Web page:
So what can be done about it? Well, Uber/Lyft could use their surge features to increase the cost of a trip to the point where it would make economic sense for drivers to come to the airport at this time of day. But that might double or triple the cost of a ride, so while it is a very market-based solution to the problem, it is not consumer-friendly. It (and taxi starters) could do a better job of pooling rides, and moving the Ubers and Lyfts to the same site might make pooling easier there. A very low-tech idea might be to figure out where vehicles are going and, at high-demand times, put people into lines based on regions to help them self-pool. This might nibble around the edges on the demand side, but it doesn’t help supply. It turns out that Lyft and Uber are not a magic panacea to mobility: they are subject to the same supply and demand issues as the rest of the world. And if the answer is pricing, it’s not a great answer, especially since prices might have to go up significantly to provide enough supply or suppress demand enough to satisfy market equilibrium, especially after midnight when there are really no other options available.
One solution, I think, is that rather than trying to bring supply to the demand, we should move the demand to where there is more supply: get people, en masse, downtown. This requires a magical invention: the bus. While the supply of hire cars is not limitless (there are only about 1800 taxicabs in Boston, and probably far fewer are active today, and many more Ubers and Lyfts, but a finite number), it is significantly less constrained on the other side of the Harbor. Instead of trying to entice drivers to come to the airport, we could instead move riders to where are there are more cars. Most riders are going north, west or south of the airport, and need a ride through Downtown Boston anyway. The bus might not be that appealing to a traveler at 1 a.m., but neither is a 45 minute wait for a cab. This basically takes what LA is doing, and extends it a couple of miles.
The MBTA runs the Silver Line until 1:15 a.m., which could easily bring passengers to South Station, where catching a taxi or ride hail vehicle is easier than at the airport. Massport and the T, however, do a poor job of advertising these late buses, both with signage telling passengers the hours as well as real-time information about the buses’ whereabouts (important especially if you are unsure if the last bus has left). But these are easy issues to solve. The bus real-time data is available: I have no issue pulling it up on mbtainfo.com, for instance.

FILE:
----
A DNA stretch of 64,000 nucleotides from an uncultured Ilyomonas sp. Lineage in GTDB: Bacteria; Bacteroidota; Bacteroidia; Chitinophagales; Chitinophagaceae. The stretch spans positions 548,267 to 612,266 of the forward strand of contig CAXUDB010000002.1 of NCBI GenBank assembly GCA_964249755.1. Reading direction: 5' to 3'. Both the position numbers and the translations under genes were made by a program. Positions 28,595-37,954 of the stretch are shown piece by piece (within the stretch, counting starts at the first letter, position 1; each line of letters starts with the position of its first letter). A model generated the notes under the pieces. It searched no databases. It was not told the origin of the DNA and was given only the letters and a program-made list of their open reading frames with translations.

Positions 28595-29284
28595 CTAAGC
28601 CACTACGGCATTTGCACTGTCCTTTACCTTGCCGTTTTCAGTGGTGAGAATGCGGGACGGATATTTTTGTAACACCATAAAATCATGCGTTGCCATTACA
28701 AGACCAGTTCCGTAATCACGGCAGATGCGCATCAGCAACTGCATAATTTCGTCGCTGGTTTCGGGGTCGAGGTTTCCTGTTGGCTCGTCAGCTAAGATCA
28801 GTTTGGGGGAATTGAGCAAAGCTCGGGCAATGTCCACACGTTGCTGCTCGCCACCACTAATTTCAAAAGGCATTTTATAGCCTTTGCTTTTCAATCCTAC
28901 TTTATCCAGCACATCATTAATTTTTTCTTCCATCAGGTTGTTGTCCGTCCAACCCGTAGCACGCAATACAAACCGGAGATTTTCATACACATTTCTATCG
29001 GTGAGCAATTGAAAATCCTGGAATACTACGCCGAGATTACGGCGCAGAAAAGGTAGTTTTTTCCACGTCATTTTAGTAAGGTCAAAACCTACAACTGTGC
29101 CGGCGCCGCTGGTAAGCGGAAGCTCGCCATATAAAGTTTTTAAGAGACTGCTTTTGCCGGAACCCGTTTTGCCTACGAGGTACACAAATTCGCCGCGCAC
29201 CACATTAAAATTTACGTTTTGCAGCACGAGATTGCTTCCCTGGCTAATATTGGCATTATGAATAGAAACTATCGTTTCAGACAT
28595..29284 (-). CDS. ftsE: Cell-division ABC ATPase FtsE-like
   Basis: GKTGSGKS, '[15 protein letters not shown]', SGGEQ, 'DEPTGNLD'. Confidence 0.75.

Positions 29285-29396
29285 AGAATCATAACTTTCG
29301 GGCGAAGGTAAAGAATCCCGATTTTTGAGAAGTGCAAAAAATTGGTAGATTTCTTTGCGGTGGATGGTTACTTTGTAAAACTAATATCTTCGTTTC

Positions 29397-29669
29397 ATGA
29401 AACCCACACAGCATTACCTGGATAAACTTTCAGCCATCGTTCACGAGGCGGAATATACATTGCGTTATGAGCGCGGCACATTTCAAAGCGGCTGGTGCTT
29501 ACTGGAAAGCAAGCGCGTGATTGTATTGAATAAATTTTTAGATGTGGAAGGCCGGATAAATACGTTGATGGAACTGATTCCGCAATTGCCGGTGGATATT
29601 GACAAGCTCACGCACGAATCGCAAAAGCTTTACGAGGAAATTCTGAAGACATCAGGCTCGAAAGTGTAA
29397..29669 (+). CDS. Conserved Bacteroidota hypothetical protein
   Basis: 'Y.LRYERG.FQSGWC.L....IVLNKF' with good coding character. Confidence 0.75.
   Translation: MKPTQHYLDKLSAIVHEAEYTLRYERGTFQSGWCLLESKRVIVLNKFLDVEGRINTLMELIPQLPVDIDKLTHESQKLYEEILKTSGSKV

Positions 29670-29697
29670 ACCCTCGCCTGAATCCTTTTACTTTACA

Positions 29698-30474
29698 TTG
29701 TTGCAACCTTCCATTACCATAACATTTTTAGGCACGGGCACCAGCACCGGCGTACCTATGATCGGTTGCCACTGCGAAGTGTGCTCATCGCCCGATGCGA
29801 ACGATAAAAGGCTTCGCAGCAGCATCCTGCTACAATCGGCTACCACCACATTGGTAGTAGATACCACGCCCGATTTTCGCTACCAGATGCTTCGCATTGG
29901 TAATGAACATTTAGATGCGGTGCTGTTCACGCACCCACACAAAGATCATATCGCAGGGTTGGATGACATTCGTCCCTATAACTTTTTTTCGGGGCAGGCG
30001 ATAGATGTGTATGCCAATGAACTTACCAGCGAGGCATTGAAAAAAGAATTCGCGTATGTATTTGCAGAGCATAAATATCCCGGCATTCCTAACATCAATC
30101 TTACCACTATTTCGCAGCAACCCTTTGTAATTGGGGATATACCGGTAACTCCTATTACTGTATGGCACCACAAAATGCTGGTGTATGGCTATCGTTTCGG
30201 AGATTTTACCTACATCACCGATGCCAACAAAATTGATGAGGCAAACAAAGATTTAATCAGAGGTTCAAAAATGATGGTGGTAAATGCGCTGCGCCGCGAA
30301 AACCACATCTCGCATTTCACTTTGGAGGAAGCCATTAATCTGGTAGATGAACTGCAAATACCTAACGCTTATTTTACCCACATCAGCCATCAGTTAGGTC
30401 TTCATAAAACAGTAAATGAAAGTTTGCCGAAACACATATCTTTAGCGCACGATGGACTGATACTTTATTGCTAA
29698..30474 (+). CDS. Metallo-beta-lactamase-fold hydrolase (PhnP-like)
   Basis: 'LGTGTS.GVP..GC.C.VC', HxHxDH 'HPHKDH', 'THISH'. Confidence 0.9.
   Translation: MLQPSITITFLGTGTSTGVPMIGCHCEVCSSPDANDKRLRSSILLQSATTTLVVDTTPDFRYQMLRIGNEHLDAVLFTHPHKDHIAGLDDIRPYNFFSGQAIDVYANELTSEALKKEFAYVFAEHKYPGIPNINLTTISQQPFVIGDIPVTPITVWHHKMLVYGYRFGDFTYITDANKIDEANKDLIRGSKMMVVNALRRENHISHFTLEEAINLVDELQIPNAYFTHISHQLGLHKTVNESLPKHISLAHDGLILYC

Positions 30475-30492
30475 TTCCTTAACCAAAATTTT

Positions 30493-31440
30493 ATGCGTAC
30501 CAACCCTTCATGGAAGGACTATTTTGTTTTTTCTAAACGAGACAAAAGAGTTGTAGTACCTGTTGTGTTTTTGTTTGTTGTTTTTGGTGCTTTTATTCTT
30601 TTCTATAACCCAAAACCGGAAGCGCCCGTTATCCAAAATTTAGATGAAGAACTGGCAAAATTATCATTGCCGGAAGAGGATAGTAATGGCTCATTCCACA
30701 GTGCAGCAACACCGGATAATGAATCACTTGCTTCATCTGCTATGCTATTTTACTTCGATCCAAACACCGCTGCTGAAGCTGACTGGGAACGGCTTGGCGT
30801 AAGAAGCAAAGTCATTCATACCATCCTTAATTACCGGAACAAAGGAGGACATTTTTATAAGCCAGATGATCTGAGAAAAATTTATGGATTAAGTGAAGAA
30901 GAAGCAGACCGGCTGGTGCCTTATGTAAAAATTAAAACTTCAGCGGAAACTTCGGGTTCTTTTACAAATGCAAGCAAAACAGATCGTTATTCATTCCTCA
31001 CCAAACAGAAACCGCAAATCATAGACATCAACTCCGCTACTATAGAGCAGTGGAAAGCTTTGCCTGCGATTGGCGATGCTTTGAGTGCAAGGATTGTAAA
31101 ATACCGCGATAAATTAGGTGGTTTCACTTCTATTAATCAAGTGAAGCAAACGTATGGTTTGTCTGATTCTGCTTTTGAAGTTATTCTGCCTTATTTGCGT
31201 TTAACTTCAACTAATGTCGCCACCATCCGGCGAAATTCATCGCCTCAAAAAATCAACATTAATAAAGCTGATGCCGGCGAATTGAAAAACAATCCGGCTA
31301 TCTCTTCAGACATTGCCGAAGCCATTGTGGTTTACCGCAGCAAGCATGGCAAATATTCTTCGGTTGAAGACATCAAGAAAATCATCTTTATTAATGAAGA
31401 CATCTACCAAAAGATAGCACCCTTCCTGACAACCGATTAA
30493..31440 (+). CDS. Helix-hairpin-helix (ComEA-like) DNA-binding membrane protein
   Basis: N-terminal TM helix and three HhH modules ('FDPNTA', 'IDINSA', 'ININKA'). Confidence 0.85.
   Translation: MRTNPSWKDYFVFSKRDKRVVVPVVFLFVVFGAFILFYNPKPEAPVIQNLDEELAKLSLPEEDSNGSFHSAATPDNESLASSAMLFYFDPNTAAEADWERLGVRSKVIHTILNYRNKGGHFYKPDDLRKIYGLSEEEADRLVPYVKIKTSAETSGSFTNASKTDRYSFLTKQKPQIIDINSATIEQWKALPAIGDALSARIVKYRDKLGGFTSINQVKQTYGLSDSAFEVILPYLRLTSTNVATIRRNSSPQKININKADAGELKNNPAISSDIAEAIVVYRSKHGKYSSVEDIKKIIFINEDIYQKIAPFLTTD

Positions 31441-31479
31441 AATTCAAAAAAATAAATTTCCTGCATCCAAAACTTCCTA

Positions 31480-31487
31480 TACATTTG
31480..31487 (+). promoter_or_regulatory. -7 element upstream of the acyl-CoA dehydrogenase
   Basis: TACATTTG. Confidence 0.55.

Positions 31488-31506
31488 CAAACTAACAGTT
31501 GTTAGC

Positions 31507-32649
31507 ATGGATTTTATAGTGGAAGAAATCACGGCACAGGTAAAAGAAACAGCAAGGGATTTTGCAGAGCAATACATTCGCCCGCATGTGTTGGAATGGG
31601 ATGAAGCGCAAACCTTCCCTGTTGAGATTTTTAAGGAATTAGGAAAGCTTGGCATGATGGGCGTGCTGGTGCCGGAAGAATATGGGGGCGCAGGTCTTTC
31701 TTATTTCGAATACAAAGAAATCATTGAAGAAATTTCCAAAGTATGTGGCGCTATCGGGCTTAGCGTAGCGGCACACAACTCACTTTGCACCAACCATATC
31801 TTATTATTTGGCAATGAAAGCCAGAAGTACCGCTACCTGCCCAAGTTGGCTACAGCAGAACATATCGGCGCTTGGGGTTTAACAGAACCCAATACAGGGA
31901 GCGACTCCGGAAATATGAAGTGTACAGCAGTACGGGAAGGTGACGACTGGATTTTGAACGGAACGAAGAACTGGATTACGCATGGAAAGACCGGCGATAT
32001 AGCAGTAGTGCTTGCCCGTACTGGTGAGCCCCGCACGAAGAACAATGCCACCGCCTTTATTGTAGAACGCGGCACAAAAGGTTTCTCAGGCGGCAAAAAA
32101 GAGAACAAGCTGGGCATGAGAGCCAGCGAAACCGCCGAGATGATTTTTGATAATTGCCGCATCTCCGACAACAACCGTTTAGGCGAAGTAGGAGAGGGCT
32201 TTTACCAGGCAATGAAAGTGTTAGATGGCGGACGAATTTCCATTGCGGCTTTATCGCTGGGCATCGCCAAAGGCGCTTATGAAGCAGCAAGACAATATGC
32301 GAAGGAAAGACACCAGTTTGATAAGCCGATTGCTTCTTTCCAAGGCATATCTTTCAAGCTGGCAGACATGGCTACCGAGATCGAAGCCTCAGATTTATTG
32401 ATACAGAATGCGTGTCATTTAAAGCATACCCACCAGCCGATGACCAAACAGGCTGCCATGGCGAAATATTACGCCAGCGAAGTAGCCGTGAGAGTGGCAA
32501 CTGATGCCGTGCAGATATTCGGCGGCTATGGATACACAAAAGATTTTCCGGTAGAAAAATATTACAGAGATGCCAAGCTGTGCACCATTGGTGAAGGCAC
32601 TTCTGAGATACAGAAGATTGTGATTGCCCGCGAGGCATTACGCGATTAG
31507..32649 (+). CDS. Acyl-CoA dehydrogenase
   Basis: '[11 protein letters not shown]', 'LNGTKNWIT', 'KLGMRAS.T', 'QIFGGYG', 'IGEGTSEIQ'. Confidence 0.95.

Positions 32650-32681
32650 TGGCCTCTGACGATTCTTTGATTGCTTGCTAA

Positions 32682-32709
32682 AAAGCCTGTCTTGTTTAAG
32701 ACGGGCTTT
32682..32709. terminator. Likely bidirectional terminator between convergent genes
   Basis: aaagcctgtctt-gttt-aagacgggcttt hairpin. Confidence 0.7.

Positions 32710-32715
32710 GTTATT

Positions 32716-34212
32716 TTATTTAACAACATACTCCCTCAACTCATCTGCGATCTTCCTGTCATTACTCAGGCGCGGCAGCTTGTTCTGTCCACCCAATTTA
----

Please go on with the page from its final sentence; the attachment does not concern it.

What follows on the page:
Not helpful, especially if you’re trying to figure out if the last bus has left, or even deciding if it’s worth waiting in a cab line versus waiting for the bus.
And Massport could put up static signage:
And as I’ve written before, with some minor schedule tweaks, the T could use the Silver Line 3 returns from Chelsea to supplement this service even later, and keep one bus in service to make an extra round trip to provide service until 2:30 when, on most nights, the planes have all landed. Alternatively, or in addition, Massport could continue its Back Bay Logan Express bus later in the evening and into the early morning (or even 24/7), providing late night trips to the taxicab-rich parts of Boston when there are cab shortages at the airport (and perhaps even direct service to large hotels in the Back Bay).
Even more, the Logan Taxi Twitter feed often includes this kind of Tweet:
LAST FLIGHTS 11PM – 12AM (22) 12AM – 1AM (17) 1AM-2AM (7)
LAST FLIGHT 3:29 am. *SUBJECT TO CHANGE*
— Logan Taxi Pool (@LoganTaxi) November 1, 2019
By 10:00 most evenings, someone at Logan knows how many late flights are coming in. So, conceivably, the bus driver could be held on duty to make extra trips in the cases of delays. Massport, which already helps to subsidize the fares for the Silver Line, could shoulder the rather minimal cost of the extra trips. And passengers arriving at midnight would no longer have to face an hour-long wait for a cab, when there are many more options across the harbor.
The market has never provided enough cabs at Logan when they are needed, and at certain times of day, lines of cabs are the rule, not the exception. Assuming the market will take care of this has never worked, and it is unlikely that it ever will. If Massport worked with the MBTA, however, it could pilot a project to move people downtown and create a secondary taxi queue there, where drivers would be much more willing to go for a fare, because even if the demand had dried up, they wouldn’t be out the tunnel tolls, mileage and time to show up at the airport.
Excellent analysis and proposed solution Ari!
I used to live in Chelsea, and there were many, many taxis that went back around through Chelsea for the Rutherford ave detour to avoid the tunnel toll.
Fred Salvucci has frequently spoken of the original plan to have South Station to be a sort of secondary entrance into Logan. The idea was to have a dedicated garage there fed by a direct off-ramp from the Pike. Air travelers coming from the West could park there and even be checked into their flight there (check-in bags tagged, etc.) – then be shuttled over to the Airport by Massport directly to terminals potentially with their checked in bags going straight from bus to plane. While it doesn't resolve the situation for folks going north and south, it could help relieve some of the traffic going all the way over to the limited parking and road space at Logan.
I was discussing this with Ari at breakfast today, and I suggested a partial solution to this. If the toll to and from the airport is a significant deterrent to cabs coming for late evening pickups, then it should be in the public interest (MassDOT, Massport, T, Transit Authority, etc) to encourage cabs by making the toll be zero for them, say 8:00 pm – 4:00 am. Every cab has a toll transponder and it should be simple to set the toll collections to recognize cabs as a given time. (I'd leave Uber and Lyft out of this, because they don't want to play by anybody's rules but their own.)